Niagara Gazette

December 10, 2013

CALLERI: New Coen brothers movie points a lens at the folk music scene

By Michael Calleri
Niagara Gazette

Niagara Gazette — For most of their filmmaking careers, the Coen brothers (Ethan and Joel) have been happy to work outside the major studio system. They’ve been monumentally successful with their special blend of stories that deliver off-kilter characters and a deliciously jaundiced interpretation of reality.

Only a handful of other independent writer-directors have achieved their level of acceptance by audiences. Certainly Woody Allen. Wes Anderson also comes to mind. The Coens and Allen are surely Academy Award-bound this year.

Allen has “Blue Jasmine,” which has been playing steadily in the United States since July. It’s heading for Oscar nominations for best actress (Cate Blanchett) and original screenplay. In this year’s very crowded field, Allen and his superb drama might be nudged out for best directing and picture honors.

“Inside Llewyn Davis,” the Coen’s new film, should earn multiple nominations, including for best actor, best supporting actor, and original screenplay. As with Allen, there are too many other excellent movies to make an exact guess on directing and picture, but I would also be happy if the movie was selected in those categories.

The story of “Inside Llewyn Davis” follows a straight line: one week in the ragged life of a rumpled singer as he navigates the Greenwich Village folk scene of 1961. This being the Coen brothers, that line has numerous odd and interesting roadblocks through which Llewyn Davis must pass. The most pressing roadblock is his own abrasive personality

Davis traverses Manhattan with his guitar, crashing on the couches of friends and strangers, never quite making it beyond being a mid-level folk singer. He’s on the verge of being an anachronism as the folk scene winds down, soon to give way to British rock and roll and a new American musical poet, Bob Dylan, who was less folk-oriented than many people believe. In 1961, folk music was rooted in traditional songs of the open road (Pete Seeger’s work, for example) or in novelty tunes like The Kingston Trio’s episodic “Tom Dooley” and their sprightly “M.T.A.” Peter, Paul, and Mary’s wildly popular version of “Puff The Magic Dragon” would effectively end the folk era in 1963.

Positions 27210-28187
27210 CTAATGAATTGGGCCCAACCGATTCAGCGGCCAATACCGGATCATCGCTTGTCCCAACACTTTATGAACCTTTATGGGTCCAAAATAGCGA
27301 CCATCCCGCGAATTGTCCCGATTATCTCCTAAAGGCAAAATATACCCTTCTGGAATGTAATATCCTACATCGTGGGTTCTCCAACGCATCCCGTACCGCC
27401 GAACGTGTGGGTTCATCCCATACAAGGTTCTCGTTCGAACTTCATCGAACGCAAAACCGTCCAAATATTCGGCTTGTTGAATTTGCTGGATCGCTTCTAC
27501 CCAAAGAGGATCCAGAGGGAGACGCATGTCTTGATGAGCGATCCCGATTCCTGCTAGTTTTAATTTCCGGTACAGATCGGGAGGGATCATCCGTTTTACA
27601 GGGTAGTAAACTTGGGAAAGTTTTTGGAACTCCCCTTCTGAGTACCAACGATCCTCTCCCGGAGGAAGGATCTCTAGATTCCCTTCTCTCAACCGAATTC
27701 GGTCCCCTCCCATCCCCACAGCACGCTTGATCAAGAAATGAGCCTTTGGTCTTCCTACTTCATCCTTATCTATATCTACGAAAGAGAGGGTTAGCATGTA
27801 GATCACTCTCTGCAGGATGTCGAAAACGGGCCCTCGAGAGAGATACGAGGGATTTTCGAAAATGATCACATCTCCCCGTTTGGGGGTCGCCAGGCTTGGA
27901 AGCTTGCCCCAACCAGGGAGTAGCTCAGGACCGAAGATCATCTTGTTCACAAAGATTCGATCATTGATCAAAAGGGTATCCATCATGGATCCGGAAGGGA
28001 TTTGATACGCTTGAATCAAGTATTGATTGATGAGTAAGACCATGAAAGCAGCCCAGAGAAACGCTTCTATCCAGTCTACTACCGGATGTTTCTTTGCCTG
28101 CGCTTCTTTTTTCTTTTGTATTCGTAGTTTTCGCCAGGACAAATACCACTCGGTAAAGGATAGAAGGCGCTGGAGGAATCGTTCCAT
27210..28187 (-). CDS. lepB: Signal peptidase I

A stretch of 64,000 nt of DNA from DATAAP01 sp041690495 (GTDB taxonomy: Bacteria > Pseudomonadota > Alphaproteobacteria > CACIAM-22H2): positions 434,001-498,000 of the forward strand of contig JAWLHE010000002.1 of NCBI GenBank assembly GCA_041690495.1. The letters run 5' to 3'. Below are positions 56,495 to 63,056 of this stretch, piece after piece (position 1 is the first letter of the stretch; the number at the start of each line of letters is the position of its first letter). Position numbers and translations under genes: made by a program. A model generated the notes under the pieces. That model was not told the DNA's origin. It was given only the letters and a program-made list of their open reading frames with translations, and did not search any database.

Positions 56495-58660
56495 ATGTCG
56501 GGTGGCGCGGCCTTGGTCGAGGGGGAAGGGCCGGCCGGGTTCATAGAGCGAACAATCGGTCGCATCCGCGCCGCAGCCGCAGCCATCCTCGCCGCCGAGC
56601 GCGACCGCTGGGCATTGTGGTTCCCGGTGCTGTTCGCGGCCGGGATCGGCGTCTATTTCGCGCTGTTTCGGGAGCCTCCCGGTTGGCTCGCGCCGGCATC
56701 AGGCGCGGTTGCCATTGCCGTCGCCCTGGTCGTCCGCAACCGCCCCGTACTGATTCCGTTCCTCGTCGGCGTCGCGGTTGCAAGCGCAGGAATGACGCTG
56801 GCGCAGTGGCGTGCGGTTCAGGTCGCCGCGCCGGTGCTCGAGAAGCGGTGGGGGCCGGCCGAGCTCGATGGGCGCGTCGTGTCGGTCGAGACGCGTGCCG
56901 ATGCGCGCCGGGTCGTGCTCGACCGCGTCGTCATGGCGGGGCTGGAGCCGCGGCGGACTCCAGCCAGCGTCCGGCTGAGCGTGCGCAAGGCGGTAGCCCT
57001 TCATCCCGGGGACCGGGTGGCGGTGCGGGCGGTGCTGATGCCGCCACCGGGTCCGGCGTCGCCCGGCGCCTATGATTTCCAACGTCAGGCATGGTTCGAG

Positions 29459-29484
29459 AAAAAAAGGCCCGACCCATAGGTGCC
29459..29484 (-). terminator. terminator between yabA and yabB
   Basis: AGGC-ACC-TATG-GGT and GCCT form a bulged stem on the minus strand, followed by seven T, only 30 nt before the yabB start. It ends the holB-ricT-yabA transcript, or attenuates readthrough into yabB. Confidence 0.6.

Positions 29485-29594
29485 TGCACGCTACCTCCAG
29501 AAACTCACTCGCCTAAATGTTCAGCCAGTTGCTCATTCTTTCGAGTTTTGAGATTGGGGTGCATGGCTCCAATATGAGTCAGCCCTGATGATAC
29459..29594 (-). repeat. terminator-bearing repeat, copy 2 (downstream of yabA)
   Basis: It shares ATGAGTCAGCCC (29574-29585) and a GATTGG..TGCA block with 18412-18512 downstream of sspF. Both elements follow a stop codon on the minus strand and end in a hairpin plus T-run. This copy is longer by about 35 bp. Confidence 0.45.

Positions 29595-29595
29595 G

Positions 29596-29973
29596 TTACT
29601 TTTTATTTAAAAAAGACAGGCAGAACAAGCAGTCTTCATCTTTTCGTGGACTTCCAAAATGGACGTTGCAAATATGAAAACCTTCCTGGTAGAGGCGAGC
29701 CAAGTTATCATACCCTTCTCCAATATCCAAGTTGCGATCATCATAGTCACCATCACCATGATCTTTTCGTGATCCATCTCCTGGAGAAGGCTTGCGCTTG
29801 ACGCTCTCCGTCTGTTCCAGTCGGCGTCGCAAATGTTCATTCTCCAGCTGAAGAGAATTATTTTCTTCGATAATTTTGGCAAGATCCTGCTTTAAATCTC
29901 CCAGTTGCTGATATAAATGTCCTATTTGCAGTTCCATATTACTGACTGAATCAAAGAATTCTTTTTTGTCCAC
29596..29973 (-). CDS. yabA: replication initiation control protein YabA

Davis was part of a moderately successful duo, but his partner committed suicide rather than face performing in one more smoked-filled coffee house. Davis totes around their album as both a touchstone and a resume. The suicide still pains him, but music is all he knows.

Davis is not only facing his own obsolescence, but also a harsh New York winter. He roams the city wearing a corduroy jacket and woolen scarf, sometimes with a cat in tow, not his. It belongs to a classic Upper West Side, married intellectual couple who treat Davis as a favored pet of their own, always introducing him as their friend “the folk singer.”

Davis makes money with what work he can find, especially at the Gaslight Cafe, but he’s filled with anger and regret. He’s cornered by what seem like insurmountable obstacles. The folk era is dwindling down, and he’s not a warm and fuzzy fellow.

The movie begins with him singing. He then gets beaten-up in an alley by a mysterious man, a classic Coen character. The film jumps back in time to visit the short period that brought Davis to the point of the assault. During this week, Davis will get into confrontations with people, journey to Chicago to meet an important and legendary music impresario who delivers a painful truth, and return to New York perhaps realizing that the truth he heard is both a reward and a warning. What does he really want?

“Inside Llewyn Davis” is filled with gorgeous, Oscar-worthy cinematography thanks to the work of France’s Bruno Delbonnel. The movie was financed by StudioCanal, the French production company. The script is tight and perfect and the direction is precise and uncluttered.

Oscar Isaac is superb as the hopeful Davis, giving him the right touch of confidence, even if that confidence will be negated by the tough world around him. Isaac, who went to the Julliard School of Music, sings beautifully. He’s in almost every essential frame of the movie. John Goodman is caustic and funny as an eloquent and perceptive stranger on Llewyn’s road trip. Both Isaac and Goodman deserve Academy Award consideration. Justin Timberlake and Carey Mulligan are Jim and Jean, a folk duo. Mulligan’s character has a past with Davis, and she excoriates him for his failings. The rest of the cast is top-notch.

The many lilting folk songs heard in the movie are sung in their entirety. The lyrical music was selected by T Bone Burnett.

“Inside Llewyn Davis” is a rich and atmospheric look at an era, and a bountiful and unique character study. It’s one of the best movies of this or any other year.

 

 

Michael Calleri reviews films for Night and Day. Contact him at moviecolumn@outlook.com.